We’ve written extensively about elevation data in different blogs in the past, so in this article, we’ll keep the introduction short. In a recent blog, we also talked about how you can augment utility vegetation management with satellite imagery. Here, we'll discuss the advantages of archive elevation models, as well as tasking a satellite and using stereo imagery for DEM generation–all made possible through the UP42 platform.
Elevation data helps you get a better understanding of the earth’s surface, including structures. Different types of elevation data can be captured by satellites, helicopters, planes, or drones.
- Digital Surface Models (DSMs) represent elevations of natural (mountains, trees) and human-made structures (e.g., buildings, infrastructure). They illustrate the earth's surface and all objects on it.
- Digital Terrain Models (DTMs), on the other hand, are bare-earth models devoid of human-made and natural structures. DSMs can be turned into DTMs by removing non-ground objects using a method called interpolation–but the higher the amount of vegetation, the harder the process becomes.
Elevation models play a critical role in monitoring vital infrastructure. They provide a detailed view of the terrain, including vegetation cover and other features. Elevation data serves as an input to infrastructure planning, ensuring that construction of railways, pipelines, and power lines is not planned across high-slope areas. It can also be used to track differences in elevation and ensure that hazards such as vegetation encroachment are monitored, predicted, and mitigated, minimizing damage and outages. Below are some examples of how you can use elevation data to identify potential risks and plan interventions such as thinning or removal.
- Compute vegetation height by subtracting a DTM from the corresponding DSM and assessing risk to infrastructure. You can read more on this topic here.
- Estimate the volume of vegetation and assessing the potential impact on infrastructure.
- Identify or track changes such as height and density in vegetation over time to assess risk.
- Improve your vegetation management analysis by resolving false positives that can arise when using satellite 2D images. By overlaying satellite data onto elevation data, you can more easily identify inconsistencies and errors.
UP42 brings together elevation data alongside optical and SAR satellites, aerial imagery, weather data, and more. You can order NEXTMap® and WorldDEM™ Neo elevation data directly from the UP42 platform, using our API, Python SDK, or console, and then integrate the data directly into your pipelines.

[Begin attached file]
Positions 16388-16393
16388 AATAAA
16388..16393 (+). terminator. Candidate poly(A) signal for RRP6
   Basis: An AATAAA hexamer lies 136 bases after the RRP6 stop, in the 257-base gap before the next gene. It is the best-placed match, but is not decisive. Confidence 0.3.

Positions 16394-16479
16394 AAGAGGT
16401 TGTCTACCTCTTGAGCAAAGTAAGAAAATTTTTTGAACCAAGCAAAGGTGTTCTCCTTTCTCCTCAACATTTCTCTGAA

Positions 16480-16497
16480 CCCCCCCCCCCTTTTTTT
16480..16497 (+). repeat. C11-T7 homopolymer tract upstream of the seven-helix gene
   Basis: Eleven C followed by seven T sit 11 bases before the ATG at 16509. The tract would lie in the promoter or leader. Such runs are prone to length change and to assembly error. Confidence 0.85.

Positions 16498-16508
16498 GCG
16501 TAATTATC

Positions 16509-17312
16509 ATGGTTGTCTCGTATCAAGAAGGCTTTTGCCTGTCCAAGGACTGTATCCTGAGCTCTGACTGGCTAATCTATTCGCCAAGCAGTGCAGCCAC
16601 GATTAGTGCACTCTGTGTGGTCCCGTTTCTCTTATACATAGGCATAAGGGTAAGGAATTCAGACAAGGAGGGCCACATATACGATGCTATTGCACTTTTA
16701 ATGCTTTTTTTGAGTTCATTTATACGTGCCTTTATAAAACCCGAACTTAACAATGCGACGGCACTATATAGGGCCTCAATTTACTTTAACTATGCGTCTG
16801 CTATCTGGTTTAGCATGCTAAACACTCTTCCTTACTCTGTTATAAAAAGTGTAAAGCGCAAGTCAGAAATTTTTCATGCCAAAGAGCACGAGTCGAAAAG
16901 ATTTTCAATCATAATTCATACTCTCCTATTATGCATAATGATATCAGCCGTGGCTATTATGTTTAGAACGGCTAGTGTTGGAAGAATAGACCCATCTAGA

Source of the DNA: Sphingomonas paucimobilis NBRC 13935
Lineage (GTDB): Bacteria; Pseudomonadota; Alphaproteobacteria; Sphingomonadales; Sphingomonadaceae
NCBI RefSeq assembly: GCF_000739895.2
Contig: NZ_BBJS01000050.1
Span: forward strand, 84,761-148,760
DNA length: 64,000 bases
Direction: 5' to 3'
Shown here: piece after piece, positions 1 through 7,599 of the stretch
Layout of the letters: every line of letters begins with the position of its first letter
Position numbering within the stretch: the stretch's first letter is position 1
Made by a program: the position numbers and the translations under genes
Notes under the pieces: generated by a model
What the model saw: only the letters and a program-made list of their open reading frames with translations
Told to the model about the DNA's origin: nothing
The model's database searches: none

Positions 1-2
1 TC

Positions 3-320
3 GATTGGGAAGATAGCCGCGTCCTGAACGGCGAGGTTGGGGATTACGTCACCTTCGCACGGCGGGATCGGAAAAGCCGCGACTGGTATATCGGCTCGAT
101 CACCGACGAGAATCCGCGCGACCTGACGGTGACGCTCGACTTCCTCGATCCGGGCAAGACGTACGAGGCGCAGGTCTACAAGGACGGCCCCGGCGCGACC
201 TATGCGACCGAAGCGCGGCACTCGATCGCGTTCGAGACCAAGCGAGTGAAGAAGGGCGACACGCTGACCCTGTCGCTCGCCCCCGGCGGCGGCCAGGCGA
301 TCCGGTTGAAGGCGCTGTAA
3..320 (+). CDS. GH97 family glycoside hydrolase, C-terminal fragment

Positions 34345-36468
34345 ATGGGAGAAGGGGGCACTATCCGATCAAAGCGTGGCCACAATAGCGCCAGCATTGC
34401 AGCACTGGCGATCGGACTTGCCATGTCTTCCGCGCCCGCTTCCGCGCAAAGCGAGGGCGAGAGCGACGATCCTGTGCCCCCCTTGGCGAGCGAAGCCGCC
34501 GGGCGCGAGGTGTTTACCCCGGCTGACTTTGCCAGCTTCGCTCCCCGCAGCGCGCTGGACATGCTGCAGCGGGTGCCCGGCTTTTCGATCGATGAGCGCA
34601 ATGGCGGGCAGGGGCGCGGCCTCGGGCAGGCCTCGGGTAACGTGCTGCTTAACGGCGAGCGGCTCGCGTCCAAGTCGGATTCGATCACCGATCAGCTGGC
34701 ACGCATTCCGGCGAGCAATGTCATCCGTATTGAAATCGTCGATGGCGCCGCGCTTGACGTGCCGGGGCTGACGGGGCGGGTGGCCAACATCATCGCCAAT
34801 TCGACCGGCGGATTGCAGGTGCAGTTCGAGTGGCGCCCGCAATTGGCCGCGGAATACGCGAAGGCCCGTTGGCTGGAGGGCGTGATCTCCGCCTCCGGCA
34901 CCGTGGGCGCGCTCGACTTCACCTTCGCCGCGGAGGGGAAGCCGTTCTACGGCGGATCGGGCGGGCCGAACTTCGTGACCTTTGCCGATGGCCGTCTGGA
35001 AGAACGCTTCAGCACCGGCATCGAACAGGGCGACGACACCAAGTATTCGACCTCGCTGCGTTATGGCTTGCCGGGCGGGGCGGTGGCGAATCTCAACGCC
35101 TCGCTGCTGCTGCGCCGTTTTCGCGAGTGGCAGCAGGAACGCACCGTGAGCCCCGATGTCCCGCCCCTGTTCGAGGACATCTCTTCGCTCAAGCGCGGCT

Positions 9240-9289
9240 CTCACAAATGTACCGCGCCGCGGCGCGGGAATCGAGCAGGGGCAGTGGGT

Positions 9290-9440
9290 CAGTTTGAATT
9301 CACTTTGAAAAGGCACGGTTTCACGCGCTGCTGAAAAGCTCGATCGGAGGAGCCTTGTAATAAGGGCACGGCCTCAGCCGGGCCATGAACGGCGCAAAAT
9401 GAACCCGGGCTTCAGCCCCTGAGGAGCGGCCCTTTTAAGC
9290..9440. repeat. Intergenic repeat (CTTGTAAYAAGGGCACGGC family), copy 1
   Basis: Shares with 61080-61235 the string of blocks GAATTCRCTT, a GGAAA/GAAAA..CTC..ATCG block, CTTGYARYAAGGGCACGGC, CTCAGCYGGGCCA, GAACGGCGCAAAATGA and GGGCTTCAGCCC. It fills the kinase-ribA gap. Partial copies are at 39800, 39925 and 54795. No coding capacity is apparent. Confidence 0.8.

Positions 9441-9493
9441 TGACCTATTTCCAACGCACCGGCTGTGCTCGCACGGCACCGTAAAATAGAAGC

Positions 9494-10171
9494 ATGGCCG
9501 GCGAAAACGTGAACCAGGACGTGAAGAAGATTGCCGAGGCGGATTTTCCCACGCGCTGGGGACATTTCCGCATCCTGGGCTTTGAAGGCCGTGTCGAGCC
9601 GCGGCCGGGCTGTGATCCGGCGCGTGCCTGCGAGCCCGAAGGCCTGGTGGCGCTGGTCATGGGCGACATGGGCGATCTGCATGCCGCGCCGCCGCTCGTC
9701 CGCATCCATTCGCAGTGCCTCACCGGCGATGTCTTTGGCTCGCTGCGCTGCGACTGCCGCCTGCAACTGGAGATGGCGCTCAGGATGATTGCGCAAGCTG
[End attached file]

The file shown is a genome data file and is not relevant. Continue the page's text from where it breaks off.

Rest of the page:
NEXTMap® Elevation Data Suite
Intermap provides up to 1 m resolution elevation products in their Elevation Data Suite, enabling precise spatial analysis. NEXTMap is available as a natural terrain feature DSM or as a bare earth DTM. All NEXTMap DSM, DTM, or bundle products are available at 1 m, 6 m, and 10 m resolutions. You can check coverage here.
NEXTMap One DSM, Intermap
WorldDEM™ Neo from Airbus is an edited DSM that provides up-to-date global coverage and very high resolution at 5 m pixel spacing. Worldwide availability makes it a great option for robust risk assessments.
In addition to NEXTMap and WorldDEM Neo, you can also order elevation data from Hexagon and Vexcel on our marketplace.
HxGN Content Program
Hexagon’s HxGN Content Program offers countrywide photogrammetric DSM with up to 40 cm resolution or higher across the US and Europe. HxGN provides a clear view of the surface and its above-ground features in a 3D format.
Vexcel joined our marketplace very recently, offering DSMs and DTMs in addition to their aerial imagery across the U.S., Canada, the U.K., Western and Eastern Europe, Australia, New Zealand, and Japan. You can use Vexcel’s DSM (7.5 cm) or DTM (15-20 cm) data to power automatic feature extraction and machine learning applications.
While having access to archive elevation data is great, it’s mainly used to establish a base reference. There are several reasons for this:
- Existing data may not cover all the AOIs needed for your project
- Terrain changes may have occurred due to construction, or natural events such as an earthquake
- You might want more precision and control over the data used to produce your elevation models
In those cases, you can turn to stereo or tri-stereo images and generate your own elevation models. This method provides more accuracy and allows us to determine the level of a threat posed by an object. You can also compare DSM made from tasked stereo data to your base reference.